If a child is significantly below average stature for his or her age group, should hormone therapy be routinely offered?

Yes. The definition of deficiency is arbitrary and outdated. Established in the age of growth hormone's scarcity, it was partly a device to ration it.

Not all short children should be treated. We will treat children who do not spontaneously release sufficient growth hormone. Current tests do not identify all these children, but their rate of growth is consistent with the rate found in growth-hormone deficient children rather than normal children.

Under the classic definition, a child shouldn't be treated unless he has abnormally low serum growth-hormone levels in response to two pharmacologic stimuli. But the test is imprecise. And even if done accurately, standard tests may miss children with a real deficiency. Some with poor growth rates have normal growth-hormone responses but 24-hour secretion profiles indistinguishable from those with the classic deficiency.

When we treat such kids, their response to the hormone is indistinguishable from that of children with classic deficiency. I think that proves there are kids with a non-classic deficiency for whom normal growth depends on receiving this treatment.

There are risks, but experience over the past 25 years shows it's relatively safe. There may be a risk of hypothyroidism. But that's not difficult to treat, and it probably occurs only in children who already had borderline thyroid function. Diabetes isn't a major risk with conventional doses, which aren't nearly as high as the growth-hormone levels of patients who have growth-hormone-producing tumors, who are at high risk of diabetes.

Epidemiologically, there may be a link between growth-hormone treatment and increased leukemia risk, but the link is weak and may reflect factors that cause both growth-hormone deficiency and leukemia, such as brain tumors treated with radiation or chemotherapy. -- Gilbert P. August, MD Attending pediatric endocrinologist, Children's National Medical Center, Washington; professor of pediatrics, George Washington University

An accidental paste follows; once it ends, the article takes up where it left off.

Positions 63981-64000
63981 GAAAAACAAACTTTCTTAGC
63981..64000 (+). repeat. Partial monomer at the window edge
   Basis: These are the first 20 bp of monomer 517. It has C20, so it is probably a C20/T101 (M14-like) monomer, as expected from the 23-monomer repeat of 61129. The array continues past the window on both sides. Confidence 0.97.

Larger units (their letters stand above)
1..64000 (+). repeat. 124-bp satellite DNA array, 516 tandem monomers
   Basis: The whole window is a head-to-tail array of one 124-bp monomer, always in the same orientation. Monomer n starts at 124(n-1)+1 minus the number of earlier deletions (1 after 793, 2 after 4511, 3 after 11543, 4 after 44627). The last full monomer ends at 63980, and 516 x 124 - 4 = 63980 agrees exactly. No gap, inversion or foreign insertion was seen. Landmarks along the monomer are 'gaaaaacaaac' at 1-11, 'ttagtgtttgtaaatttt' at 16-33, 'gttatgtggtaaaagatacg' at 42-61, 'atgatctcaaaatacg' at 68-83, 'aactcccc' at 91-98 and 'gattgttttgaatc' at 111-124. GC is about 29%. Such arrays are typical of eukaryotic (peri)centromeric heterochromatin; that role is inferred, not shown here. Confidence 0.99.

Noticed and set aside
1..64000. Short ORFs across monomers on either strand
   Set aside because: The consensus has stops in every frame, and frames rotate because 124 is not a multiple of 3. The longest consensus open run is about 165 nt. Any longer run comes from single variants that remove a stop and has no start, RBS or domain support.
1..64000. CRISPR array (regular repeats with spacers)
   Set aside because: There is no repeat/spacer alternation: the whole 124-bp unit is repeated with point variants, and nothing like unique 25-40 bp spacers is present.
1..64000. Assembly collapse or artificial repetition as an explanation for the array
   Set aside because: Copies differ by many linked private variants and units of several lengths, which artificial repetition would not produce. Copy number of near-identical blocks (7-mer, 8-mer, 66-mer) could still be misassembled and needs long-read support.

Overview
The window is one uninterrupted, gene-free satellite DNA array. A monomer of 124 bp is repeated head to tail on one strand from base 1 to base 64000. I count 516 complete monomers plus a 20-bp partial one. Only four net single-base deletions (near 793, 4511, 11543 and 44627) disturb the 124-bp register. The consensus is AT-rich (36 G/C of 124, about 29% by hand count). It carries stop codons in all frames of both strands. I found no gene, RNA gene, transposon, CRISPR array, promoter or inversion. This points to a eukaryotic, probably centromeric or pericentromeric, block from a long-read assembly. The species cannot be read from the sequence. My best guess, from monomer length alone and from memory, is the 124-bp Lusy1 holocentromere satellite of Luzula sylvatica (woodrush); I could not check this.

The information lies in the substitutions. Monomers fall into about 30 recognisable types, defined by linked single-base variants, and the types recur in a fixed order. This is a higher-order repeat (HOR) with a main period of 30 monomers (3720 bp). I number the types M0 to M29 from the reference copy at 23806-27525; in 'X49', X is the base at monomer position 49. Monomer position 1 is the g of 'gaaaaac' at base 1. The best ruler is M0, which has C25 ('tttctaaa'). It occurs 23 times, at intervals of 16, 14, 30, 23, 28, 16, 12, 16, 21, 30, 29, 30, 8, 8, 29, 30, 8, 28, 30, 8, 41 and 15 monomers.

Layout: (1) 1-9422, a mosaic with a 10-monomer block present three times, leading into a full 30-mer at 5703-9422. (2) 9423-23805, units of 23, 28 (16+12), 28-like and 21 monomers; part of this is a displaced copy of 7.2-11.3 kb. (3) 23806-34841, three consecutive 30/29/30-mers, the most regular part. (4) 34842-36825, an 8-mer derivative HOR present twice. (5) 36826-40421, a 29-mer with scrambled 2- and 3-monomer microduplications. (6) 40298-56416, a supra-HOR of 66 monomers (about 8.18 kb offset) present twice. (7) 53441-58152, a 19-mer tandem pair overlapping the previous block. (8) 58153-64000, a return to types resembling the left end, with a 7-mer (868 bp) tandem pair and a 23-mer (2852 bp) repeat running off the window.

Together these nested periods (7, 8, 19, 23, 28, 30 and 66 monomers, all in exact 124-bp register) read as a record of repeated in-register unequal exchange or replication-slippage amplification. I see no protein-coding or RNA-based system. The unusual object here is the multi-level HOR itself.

No. Neither risks nor benefits are known well enough to warrant giving these children growth-hormone therapy outside a controlled clinical trial.

It's clear that growth-hormone therapy can add to children's medical problems. It can lower glucose tolerance and accelerate the onset of diabetes. It can also lower thyroid function. We don't know enough about its long-term effects. A worldwide survey suggested it may be associated with a slightly higher leukemia risk.

If the child has a clearly identified deficiency, we know he's not going to grow normally without treatment, so these risks are worth taking. But if there's no clear deficiency, the risks are not worth taking, especially since it's not certain that the hormone will enhance final height.

Studies show that about a third of children without the classic deficiency who are given growth hormone do not experience any significant changes in growth velocity over the short term. Why expose them to the unknown risk therapy poses when there's no apparent benefit?

Some people advocate expanding the definition to include children whose secretion profiles are abnormally low. Our study, however, showed that the overlap between normal and hormone-deficient children is so great that it's not reasonable to rely on this test to tell them apart. -- Susan R. Rose, MD Research assistant professor of pediatrics, University of New Mexico; adjunct scientist in developmental endocrinology, National Institute of Child Health and Human Development